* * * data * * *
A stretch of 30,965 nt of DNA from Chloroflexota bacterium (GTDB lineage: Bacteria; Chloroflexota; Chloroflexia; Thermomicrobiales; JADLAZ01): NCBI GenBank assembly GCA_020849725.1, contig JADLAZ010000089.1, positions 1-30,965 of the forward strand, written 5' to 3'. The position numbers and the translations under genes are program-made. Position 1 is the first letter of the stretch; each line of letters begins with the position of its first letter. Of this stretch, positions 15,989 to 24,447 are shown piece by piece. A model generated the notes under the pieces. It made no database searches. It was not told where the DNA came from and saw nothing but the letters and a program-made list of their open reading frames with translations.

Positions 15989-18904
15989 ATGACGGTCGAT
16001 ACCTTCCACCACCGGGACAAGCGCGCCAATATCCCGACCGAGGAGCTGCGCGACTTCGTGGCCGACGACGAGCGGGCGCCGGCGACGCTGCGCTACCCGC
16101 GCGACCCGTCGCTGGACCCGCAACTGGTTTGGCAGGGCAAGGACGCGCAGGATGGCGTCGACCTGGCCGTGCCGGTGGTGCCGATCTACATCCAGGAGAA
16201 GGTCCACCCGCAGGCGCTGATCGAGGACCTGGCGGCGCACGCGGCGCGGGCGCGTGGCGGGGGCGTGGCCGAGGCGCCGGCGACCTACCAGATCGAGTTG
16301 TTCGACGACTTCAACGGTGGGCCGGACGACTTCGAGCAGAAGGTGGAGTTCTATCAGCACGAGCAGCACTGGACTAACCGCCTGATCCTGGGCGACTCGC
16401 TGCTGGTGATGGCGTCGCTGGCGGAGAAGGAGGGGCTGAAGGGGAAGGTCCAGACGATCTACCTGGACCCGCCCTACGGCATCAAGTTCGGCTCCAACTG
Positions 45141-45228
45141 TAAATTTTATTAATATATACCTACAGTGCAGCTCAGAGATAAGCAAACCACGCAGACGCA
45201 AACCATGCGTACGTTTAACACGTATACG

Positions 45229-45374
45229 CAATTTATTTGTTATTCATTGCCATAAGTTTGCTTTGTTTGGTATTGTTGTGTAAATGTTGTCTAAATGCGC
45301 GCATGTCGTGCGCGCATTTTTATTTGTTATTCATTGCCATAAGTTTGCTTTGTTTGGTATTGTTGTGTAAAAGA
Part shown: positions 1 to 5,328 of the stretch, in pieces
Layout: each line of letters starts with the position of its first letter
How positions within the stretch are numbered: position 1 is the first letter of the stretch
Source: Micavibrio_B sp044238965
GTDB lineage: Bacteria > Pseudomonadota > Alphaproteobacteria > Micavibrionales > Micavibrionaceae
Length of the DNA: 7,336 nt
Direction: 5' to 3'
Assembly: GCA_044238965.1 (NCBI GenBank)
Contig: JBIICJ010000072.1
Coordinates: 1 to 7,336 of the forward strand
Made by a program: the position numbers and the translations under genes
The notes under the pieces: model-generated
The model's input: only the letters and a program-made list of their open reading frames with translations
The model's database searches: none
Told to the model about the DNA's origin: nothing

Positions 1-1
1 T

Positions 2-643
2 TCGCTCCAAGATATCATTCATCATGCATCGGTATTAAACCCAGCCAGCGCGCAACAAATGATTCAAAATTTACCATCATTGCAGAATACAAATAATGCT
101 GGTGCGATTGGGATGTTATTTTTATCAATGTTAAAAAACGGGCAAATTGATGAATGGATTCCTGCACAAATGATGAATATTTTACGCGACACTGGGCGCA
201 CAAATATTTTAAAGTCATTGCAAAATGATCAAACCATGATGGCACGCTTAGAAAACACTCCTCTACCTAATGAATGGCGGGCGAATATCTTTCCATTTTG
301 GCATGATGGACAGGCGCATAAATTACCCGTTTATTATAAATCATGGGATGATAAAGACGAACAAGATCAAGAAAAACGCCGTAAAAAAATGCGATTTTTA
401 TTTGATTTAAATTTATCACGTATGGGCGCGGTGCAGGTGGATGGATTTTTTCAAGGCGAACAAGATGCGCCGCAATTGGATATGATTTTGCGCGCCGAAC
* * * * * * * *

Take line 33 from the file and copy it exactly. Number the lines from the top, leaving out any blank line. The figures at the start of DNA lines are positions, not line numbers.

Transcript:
2 TCGCTCCAAGATATCATTCATCATGCATCGGTATTAAACCCAGCCAGCGCGCAACAAATGATTCAAAATTTACCATCATTGCAGAATACAAATAATGCT